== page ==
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Journal of Biomedicine and Biotechnology
Volume 2011 (2011), Article ID 184393, 8 pages
Review Article

Mammalian Models of Duchenne Muscular Dystrophy: Pathological Characteristics and Therapeutic Applications

1Department of Medicine (Neurology and Rheumatology), School of Medicine Shinshu University, 3-1-1 Ahahi, Matsumoto 390-8621, Japan
2Department of Molecular Therapy, National Institute of Neuroscience, National Center of Neurology and Psychiatry, 4-1-1 Ogawa-higashi, Kodaira, Tokyo 187-8502, Japan

Received 14 October 2010; Accepted 19 December 2010

Academic Editor: Andrea Vecchione

Copyright © 2011 Akinori Nakamura and Shin'ichi Takeda. This is an open access article distributed under the Creative Commons Attribution License, which permits unrestricted use, distribution, and reproduction in any medium, provided the original work is properly cited.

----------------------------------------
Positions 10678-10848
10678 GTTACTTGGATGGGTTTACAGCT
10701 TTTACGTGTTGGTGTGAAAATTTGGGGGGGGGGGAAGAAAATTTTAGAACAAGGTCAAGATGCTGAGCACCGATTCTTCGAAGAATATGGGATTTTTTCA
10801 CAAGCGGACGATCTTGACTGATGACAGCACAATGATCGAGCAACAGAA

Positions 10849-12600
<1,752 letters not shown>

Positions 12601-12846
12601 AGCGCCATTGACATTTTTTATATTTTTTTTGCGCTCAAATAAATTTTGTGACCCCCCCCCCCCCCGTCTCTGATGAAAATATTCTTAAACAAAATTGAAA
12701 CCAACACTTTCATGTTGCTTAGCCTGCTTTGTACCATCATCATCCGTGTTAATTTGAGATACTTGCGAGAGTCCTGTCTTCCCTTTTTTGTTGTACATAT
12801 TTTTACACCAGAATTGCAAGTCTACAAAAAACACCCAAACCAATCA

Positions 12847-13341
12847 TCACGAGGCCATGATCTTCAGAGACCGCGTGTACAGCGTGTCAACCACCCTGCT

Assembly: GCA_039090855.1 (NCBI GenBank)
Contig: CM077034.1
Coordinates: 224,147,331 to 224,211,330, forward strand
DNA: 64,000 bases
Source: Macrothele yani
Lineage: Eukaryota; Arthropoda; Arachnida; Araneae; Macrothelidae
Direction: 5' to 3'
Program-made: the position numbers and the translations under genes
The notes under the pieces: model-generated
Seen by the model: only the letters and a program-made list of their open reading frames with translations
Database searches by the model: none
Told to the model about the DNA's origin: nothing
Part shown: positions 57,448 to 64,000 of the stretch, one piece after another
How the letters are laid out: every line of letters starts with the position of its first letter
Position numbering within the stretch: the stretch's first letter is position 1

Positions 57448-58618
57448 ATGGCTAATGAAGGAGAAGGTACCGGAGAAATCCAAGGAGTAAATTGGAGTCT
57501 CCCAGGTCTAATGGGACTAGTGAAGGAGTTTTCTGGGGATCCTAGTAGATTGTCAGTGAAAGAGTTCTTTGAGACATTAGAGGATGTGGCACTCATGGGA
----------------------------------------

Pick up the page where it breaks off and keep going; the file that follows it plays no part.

Duchenne muscular dystrophy (DMD) is a devastating X-linked muscle disorder characterized by muscle wasting which is caused by mutations in the DMD gene. The DMD gene encodes the sarcolemmal protein dystrophin, and loss of dystrophin causes muscle degeneration and necrosis. Thus far, therapies for this disorder are unavailable. However, various therapeutic trials based on gene therapy, exon skipping, cell therapy, read through therapy, or pharmaceutical agents have been conducted extensively. In the development of therapy as well as elucidation of pathogenesis in DMD, appropriate animal models are needed. Various animal models of DMD have been identified, and mammalian (murine, canine, and feline) models are indispensable for the examination of the mechanisms of pathogenesis and the development of therapies. Here, we review the pathological features of DMD and therapeutic applications, especially of exon skipping using antisense oligonucleotides and gene therapies using viral vectors in murine and canine models of DMD.